Today's college football players probably couldn't tell Biletnikoff from Baryshnikov.
And maybe that's not such a bad thing.
Why differentiate when possessing the skills of both?
Many of the country's best receivers have hands like Fred Biletnikoff, the legendary Florida State All-American receiver, and the grace and moves of Mikhail Baryshnikov - the legendary Russian ballet dancer.
A dozen receivers who caught at least 70 passes in 2006 will return to their teams in 2007. There are also 12 coming back who exceeded 1,000 receiving yards. Those figures alone further prove how far college football has come since the days of the Wishbone and Veer.
Of course, receivers' stats and status are largely dependent on the accuracy of quarterbacks, play-calling of coaches … and even the weather.
But with so many excellent split ends returning, there is no shortage of contenders to emerge as the nation's premier receiver and win the trophy named for the aforementioned legend.
That would be Biletnikoff, not Baryshnikov. College football hasn't come that far.
Rivals.com top Biletnikoff Award contenders
1. DeSean Jackson, California, Jr. : There were several receivers who had more catches last season, but few matched Jackson as a deep threat. Nine of his 59 catches in 2006 went for touchdowns, and five of those were from 27 yards or farther. He averaged 18.0 yards per reception. Jackson should benefit from the return of quarterback Nate Longshore. The Bears' schedule also includes eight opponents that ranked between 64th and 116th nationally in pass defense last season. The fact that he's also the country's most dangerous punt return man - he had four touchdown returns from 65 yards or farther last year - will only enhance Jackson's profile.
2. Mario Manningham, Michigan, Jr. : Manningham demonstrated his All-American ability in a three-game stretch in late September. He toasted Notre Dame, Wisconsin and Minnesota for 16 receptions for 381 yards and six touchdowns. The next week he had three catches and two touchdowns against Michigan State before sustaining a knee injury that forced him out of next four games. However, Manningham came back to post six catches against Ohio State and six against Southern California, so the knee clearly was no longer a problem. Manningham averaged 18.5 yards on 38 catches and had nine touchdowns. The reception and touchdown totals figure to increase with the return of quarterback Chad Henne.
3. Earl Bennett, Vanderbilt, Jr. : Bennett had 157 receiving yards against national champion Florida, which is more than double what Tennessee's Robert Meachem, LSU's Dwayne Bowe, South Carolina's Sidney Rice and Ohio State's Anthony Gonzalez managed against the Gators. Possessing good speed and better hands, Bennett caught 82 passes for 1,146 yards in 2006 and did not have the benefit of a bowl game to bolster those statistics. Bennett, who has 161 career receptions, had at least four catches in every game last season and had more than 150 receiving yards in four games.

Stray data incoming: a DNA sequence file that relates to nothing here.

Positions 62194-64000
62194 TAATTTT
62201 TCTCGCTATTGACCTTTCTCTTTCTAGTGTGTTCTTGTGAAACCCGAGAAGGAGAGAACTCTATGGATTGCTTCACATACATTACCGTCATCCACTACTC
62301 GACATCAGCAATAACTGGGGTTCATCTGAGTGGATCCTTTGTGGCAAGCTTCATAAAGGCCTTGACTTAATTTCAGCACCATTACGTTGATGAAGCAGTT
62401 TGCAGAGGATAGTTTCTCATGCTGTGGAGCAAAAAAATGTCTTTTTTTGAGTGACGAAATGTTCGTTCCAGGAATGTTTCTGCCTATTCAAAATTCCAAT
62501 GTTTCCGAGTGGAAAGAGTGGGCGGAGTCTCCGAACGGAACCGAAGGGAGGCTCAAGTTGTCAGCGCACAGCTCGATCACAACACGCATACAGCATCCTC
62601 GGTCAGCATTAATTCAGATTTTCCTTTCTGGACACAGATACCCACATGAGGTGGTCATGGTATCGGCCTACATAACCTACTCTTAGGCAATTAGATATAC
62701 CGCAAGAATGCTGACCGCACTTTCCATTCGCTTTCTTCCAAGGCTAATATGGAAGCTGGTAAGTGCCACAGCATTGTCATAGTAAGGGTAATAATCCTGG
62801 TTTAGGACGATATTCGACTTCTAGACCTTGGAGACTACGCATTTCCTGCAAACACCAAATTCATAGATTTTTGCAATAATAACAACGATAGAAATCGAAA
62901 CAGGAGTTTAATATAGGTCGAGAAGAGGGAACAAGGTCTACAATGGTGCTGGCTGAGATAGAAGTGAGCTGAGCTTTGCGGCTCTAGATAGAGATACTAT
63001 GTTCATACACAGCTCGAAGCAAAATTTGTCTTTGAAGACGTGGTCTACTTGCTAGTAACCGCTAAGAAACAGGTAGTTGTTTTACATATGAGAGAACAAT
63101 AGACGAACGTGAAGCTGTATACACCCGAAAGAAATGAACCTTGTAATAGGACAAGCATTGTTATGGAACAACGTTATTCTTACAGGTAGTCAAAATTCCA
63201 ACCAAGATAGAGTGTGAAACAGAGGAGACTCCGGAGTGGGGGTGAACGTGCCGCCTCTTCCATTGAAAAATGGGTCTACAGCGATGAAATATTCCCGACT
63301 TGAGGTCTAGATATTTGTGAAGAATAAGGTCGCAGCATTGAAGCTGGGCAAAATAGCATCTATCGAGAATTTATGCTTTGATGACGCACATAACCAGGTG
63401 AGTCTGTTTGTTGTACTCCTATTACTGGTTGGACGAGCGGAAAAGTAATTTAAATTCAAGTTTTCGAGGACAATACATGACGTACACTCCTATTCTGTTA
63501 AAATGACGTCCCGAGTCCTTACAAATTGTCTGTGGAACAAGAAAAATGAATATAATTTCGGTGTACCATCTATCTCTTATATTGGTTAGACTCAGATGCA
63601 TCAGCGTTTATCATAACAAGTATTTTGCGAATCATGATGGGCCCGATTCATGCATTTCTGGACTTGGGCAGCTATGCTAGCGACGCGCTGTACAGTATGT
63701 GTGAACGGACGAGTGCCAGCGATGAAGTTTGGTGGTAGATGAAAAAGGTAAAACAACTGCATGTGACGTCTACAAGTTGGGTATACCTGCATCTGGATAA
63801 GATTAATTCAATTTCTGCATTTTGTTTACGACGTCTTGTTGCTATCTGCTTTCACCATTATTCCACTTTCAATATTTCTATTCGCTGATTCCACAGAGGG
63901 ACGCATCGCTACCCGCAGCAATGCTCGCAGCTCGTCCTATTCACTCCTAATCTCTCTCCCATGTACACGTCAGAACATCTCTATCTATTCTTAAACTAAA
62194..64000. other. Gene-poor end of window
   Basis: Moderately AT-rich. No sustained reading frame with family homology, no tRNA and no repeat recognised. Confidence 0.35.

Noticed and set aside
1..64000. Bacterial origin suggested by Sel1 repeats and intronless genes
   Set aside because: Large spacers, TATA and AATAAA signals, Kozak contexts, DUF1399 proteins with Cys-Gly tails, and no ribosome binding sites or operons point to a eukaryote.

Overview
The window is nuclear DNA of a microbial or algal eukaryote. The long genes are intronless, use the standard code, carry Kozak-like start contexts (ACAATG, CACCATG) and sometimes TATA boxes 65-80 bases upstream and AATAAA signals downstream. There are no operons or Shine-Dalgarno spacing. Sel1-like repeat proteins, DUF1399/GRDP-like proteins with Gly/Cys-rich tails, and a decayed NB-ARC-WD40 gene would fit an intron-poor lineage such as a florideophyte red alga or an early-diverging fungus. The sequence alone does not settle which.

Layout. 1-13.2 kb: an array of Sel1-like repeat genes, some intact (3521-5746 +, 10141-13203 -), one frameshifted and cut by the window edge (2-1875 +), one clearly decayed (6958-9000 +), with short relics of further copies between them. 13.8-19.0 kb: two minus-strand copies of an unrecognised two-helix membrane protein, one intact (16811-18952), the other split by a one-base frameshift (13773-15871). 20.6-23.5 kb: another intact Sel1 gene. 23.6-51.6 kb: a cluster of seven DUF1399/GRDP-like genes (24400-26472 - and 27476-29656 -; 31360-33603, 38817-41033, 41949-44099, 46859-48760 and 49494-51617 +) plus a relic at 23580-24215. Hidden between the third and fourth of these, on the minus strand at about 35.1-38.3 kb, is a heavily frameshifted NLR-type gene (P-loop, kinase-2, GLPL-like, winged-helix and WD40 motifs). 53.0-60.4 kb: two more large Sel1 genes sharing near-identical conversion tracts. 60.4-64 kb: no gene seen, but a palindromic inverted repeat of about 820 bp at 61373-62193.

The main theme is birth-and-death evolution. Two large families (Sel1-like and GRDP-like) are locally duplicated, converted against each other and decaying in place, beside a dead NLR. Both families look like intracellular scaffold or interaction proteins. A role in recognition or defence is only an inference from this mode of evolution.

4. Harry Douglas, Louisville, Sr. : Only one returning player averaged more receiving yardage per game than Douglas did in 2006, and Douglas has Heisman contender Brian Brohm throwing to him. Douglas caught 70 passes last season for 1,265 yards and six touchdowns. Most of his yardage was accumulated in the second half of the season, so he has momentum going for him. Douglas had no less than 86 receiving yards in any of the last six games, and had 100-yard performances in each of the last three games. Five of his six touchdowns were in November and December. Teammate Mario Urrutia, a 6-foot-6 target who had 58 catches last year, theoretically could draw passes away from Douglas. However, it obviously wasn't an issue last season.
5. DJ Hall, Alabama, Sr. : Catching 62 passes for 1,056 yards and five touchdowns is impressive enough, but consider that Hall posted those numbers despite missing the Crimson Tide's season-opening victory over Hawaii, which ranked 105th nationally in pass defense. True, he still feasted on a few overmatched opponents (seven catches for 124 yards vs. Duke), but some of his seven 100-yard receiving performances also came against Arkansas (six for 144), Florida (six for 117), Tennessee (seven for 102) and LSU (eight for 142). He has an able quarterback in John Parker Wilson and an opposite receiver in Keith Brown who's good enough to draw coverage away from Hall.